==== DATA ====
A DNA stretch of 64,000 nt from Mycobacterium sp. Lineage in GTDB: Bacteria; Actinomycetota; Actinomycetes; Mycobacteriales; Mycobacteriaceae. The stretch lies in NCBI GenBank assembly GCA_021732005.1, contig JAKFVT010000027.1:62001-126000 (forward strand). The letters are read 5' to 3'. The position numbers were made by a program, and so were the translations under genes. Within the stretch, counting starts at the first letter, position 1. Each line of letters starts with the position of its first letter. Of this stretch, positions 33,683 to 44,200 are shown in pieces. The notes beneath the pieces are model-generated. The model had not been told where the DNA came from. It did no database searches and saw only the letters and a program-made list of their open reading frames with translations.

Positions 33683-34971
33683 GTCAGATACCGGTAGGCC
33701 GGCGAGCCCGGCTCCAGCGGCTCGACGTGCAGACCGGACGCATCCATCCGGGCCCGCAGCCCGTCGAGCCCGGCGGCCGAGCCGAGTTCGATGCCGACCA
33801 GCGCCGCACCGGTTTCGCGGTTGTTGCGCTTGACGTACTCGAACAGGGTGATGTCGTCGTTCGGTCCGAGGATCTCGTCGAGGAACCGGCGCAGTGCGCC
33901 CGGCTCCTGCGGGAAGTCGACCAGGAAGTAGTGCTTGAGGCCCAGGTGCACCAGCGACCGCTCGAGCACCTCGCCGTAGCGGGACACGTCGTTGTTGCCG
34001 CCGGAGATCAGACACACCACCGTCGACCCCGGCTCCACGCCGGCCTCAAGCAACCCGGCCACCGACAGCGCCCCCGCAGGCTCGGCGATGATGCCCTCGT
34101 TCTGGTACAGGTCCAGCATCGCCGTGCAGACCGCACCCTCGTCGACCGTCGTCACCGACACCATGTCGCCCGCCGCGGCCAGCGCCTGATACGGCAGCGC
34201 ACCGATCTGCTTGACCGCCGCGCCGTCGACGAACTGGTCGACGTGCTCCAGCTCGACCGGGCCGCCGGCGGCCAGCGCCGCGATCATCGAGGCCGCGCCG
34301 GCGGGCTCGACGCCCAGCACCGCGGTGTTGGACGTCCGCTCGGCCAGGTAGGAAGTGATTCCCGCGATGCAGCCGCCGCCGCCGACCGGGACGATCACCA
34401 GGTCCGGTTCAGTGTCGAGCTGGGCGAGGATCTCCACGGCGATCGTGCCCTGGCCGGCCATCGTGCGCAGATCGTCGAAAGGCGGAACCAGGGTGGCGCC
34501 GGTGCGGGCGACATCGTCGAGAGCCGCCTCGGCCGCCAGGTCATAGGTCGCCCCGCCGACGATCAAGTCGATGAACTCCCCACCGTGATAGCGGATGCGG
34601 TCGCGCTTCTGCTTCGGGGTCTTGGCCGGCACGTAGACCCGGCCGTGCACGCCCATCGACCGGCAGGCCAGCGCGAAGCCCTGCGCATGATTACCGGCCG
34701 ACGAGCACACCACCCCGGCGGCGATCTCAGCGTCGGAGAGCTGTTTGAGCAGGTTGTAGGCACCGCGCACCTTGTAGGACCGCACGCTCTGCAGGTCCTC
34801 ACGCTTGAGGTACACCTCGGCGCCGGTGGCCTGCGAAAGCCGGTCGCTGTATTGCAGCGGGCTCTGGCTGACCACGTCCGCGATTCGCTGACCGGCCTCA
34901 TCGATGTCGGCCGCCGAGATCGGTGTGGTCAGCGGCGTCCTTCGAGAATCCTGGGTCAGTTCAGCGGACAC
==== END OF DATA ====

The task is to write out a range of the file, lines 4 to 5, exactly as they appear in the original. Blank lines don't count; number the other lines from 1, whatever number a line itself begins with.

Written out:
33701 GGCGAGCCCGGCTCCAGCGGCTCGACGTGCAGACCGGACGCATCCATCCGGGCCCGCAGCCCGTCGAGCCCGGCGGCCGAGCCGAGTTCGATGCCGACCA
33801 GCGCCGCACCGGTTTCGCGGTTGTTGCGCTTGACGTACTCGAACAGGGTGATGTCGTCGTTCGGTCCGAGGATCTCGTCGAGGAACCGGCGCAGTGCGCC